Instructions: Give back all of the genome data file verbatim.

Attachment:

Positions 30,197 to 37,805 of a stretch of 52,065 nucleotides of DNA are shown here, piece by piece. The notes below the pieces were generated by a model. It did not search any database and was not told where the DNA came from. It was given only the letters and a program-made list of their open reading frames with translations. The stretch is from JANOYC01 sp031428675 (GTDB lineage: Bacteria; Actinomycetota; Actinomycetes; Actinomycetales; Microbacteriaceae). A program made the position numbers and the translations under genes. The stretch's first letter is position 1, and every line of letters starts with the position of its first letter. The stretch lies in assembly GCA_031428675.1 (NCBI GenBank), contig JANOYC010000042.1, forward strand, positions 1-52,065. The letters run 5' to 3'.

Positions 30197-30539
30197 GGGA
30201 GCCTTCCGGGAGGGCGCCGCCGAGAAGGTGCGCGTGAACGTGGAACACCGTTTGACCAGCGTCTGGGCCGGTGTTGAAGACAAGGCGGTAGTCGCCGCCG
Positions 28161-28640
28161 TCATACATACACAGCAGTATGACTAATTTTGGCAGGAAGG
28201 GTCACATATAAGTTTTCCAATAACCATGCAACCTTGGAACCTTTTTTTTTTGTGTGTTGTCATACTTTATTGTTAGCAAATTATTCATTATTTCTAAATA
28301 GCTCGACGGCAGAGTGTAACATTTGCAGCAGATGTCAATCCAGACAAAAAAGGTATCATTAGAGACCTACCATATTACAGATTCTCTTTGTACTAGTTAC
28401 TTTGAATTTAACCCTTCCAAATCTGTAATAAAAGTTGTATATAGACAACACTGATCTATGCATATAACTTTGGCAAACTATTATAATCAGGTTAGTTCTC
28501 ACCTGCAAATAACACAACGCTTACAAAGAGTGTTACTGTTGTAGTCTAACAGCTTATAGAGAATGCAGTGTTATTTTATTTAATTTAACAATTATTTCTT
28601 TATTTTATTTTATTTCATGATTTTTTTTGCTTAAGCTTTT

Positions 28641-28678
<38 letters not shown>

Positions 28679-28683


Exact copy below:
Positions 30,197 to 37,805 of a stretch of 52,065 nucleotides of DNA are shown here, piece by piece. The notes below the pieces were generated by a model. It did not search any database and was not told where the DNA came from. It was given only the letters and a program-made list of their open reading frames with translations. The stretch is from JANOYC01 sp031428675 (GTDB lineage: Bacteria; Actinomycetota; Actinomycetes; Actinomycetales; Microbacteriaceae). A program made the position numbers and the translations under genes. The stretch's first letter is position 1, and every line of letters starts with the position of its first letter. The stretch lies in assembly GCA_031428675.1 (NCBI GenBank), contig JANOYC010000042.1, forward strand, positions 1-52,065. The letters run 5' to 3'.

Positions 30197-30539
30197 GGGA
30201 GCCTTCCGGGAGGGCGCCGCCGAGAAGGTGCGCGTGAACGTGGAACACCGTTTGACCAGCGTCTGGGCCGGTGTTGAAGACAAGGCGGTAGTCGCCGCCG
Positions 28161-28640
28161 TCATACATACACAGCAGTATGACTAATTTTGGCAGGAAGG
28201 GTCACATATAAGTTTTCCAATAACCATGCAACCTTGGAACCTTTTTTTTTTGTGTGTTGTCATACTTTATTGTTAGCAAATTATTCATTATTTCTAAATA
28301 GCTCGACGGCAGAGTGTAACATTTGCAGCAGATGTCAATCCAGACAAAAAAGGTATCATTAGAGACCTACCATATTACAGATTCTCTTTGTACTAGTTAC
28401 TTTGAATTTAACCCTTCCAAATCTGTAATAAAAGTTGTATATAGACAACACTGATCTATGCATATAACTTTGGCAAACTATTATAATCAGGTTAGTTCTC
28501 ACCTGCAAATAACACAACGCTTACAAAGAGTGTTACTGTTGTAGTCTAACAGCTTATAGAGAATGCAGTGTTATTTTATTTAATTTAACAATTATTTCTT
28601 TATTTTATTTTATTTCATGATTTTTTTTGCTTAAGCTTTT

Positions 28641-28678
<38 letters not shown>

Positions 28679-28683